From Understanding programs and projects—oh, there’s a difference!: Programs focus on the coordination of a number of related projects and other activities, over time, to deliver benefits to the organization. (Contra projects)
Unlike something like architecting a building, the point of doing§Program Design^1 is not to create a blueprint that encodes all the information of the process and can be handed off to someone to execute on. In this sense, it’s a misnomer to call it “program design” and to call the resulting artifact a “roadmap.” Both of these terms imply a process whose main goal is to produce something static that can be separated from the people involved. In reality the goal is to create a shared purpose (in the Dancoland/Complex System sense)^2 and then maintain that shared purpose.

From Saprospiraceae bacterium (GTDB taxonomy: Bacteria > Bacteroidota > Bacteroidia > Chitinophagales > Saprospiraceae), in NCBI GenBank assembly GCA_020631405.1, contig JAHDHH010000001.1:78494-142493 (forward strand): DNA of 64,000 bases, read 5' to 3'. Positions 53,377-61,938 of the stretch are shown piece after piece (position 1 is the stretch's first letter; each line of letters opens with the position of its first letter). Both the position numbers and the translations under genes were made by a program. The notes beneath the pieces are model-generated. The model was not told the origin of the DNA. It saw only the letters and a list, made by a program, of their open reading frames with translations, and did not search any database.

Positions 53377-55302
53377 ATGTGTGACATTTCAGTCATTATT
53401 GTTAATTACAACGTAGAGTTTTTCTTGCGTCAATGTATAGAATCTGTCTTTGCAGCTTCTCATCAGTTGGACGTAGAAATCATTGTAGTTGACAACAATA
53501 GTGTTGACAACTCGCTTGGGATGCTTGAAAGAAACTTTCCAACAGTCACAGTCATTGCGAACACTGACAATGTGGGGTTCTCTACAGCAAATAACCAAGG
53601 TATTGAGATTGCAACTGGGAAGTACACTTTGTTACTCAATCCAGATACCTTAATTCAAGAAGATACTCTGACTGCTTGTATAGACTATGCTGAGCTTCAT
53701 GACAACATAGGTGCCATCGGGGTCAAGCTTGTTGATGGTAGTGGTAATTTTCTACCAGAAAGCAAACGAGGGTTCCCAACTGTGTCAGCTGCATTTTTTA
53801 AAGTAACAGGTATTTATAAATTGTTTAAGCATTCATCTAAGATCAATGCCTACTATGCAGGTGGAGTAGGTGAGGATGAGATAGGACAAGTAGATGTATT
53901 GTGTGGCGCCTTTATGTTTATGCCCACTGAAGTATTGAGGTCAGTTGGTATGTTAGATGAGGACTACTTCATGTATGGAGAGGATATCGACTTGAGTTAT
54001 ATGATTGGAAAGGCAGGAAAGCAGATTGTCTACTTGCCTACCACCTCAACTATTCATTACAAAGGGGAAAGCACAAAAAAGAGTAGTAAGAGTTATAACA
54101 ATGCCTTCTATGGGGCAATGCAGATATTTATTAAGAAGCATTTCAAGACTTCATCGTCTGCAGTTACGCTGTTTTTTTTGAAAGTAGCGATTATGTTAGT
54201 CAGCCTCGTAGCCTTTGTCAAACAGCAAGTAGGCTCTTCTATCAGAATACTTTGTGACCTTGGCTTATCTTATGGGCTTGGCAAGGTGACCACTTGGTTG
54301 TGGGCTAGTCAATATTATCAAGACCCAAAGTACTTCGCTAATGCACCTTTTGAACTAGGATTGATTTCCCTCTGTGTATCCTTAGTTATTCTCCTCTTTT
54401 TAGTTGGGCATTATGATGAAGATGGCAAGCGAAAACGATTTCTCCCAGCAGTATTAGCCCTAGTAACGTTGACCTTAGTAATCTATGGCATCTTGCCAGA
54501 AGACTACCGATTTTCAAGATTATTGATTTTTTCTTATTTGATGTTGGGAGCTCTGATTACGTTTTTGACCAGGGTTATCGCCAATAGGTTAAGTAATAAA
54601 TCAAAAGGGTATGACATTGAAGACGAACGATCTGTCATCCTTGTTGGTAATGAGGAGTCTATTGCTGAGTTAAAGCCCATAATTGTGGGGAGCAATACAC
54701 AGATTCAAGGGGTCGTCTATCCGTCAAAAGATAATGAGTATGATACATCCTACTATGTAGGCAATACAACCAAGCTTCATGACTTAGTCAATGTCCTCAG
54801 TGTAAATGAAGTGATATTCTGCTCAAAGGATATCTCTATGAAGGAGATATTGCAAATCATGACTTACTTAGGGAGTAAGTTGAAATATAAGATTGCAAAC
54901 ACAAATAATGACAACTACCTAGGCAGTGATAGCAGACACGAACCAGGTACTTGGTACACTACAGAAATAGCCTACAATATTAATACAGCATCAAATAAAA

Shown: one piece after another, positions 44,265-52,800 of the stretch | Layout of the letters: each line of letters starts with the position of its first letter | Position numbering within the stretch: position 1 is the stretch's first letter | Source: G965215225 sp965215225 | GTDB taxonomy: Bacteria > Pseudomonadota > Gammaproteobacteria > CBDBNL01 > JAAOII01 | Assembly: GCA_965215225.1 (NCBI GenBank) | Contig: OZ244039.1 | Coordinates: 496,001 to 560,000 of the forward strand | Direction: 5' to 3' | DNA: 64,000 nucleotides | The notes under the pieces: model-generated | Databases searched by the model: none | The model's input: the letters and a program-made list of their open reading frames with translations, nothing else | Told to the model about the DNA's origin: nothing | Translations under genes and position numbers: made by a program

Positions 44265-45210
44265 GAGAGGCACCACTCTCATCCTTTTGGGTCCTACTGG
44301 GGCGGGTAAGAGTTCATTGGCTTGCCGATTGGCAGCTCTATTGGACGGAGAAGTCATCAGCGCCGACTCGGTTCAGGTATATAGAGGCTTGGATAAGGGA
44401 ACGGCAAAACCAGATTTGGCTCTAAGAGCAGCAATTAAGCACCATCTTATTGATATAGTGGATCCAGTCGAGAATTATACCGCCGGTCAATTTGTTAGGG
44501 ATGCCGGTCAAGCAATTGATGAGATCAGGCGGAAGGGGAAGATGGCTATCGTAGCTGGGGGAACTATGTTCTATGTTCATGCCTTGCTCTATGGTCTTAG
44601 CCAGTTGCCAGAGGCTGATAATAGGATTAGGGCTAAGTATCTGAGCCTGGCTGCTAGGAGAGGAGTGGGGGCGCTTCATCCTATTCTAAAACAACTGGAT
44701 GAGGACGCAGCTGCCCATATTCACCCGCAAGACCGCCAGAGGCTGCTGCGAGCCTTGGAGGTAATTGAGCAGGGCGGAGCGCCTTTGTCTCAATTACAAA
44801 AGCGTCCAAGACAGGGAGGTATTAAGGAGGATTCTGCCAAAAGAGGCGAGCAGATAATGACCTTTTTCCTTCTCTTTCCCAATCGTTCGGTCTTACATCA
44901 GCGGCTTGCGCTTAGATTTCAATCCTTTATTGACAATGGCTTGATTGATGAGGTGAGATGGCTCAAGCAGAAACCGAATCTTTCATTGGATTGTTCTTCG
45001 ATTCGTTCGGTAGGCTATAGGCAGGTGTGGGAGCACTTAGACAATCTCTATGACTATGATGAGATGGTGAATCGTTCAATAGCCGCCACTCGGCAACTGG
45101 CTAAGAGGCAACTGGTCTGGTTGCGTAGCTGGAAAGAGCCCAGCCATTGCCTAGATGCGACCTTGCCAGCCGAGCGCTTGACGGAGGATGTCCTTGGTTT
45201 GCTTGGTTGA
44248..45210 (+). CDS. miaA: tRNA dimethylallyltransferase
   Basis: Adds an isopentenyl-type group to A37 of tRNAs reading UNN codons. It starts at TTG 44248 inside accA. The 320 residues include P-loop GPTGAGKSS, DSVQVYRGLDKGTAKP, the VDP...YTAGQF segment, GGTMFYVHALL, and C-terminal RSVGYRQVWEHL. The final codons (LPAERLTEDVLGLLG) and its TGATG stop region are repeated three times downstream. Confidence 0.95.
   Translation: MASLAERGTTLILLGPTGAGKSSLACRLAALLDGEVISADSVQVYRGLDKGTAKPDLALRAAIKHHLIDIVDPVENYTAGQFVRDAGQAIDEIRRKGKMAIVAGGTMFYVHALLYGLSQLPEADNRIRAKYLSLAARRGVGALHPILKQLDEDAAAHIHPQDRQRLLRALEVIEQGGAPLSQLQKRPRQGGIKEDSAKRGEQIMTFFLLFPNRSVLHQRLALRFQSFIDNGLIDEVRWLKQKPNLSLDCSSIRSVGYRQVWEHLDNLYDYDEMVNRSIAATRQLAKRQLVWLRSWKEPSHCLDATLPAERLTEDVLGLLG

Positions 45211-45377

Program design coordinates people in three distinct ways:
There are several takeaways from treating program design seriously as a coordination mechanism.
Andy Matuschak points out that this description of program design clashes with the story of J.C.R. Licklider. Instead of an iterated process of understanding the state of a field and finding a target point that aligns the various stakeholders <Stakeholders are sometimes the maximum level of precision for complex systems>, Lick (the story goes) had a vision and did a combination of funding the few people who shared it and forced other people to go along with it by threatening their other funding.
It’s the difference between
There are several corollary questions here:
^1: Note that as of at least 3 Sep 2021 I’m still feeling around what program design actually is but you can still make assertions about a Nebulous thing.
^2: At least as of 8 Sep 2021 I find this to be a really powerful concept to think about the equivalent for a “goal” in complex systems to sidestep the pressure to either think about goals or simply the things that a productive system does like conversations and decisions.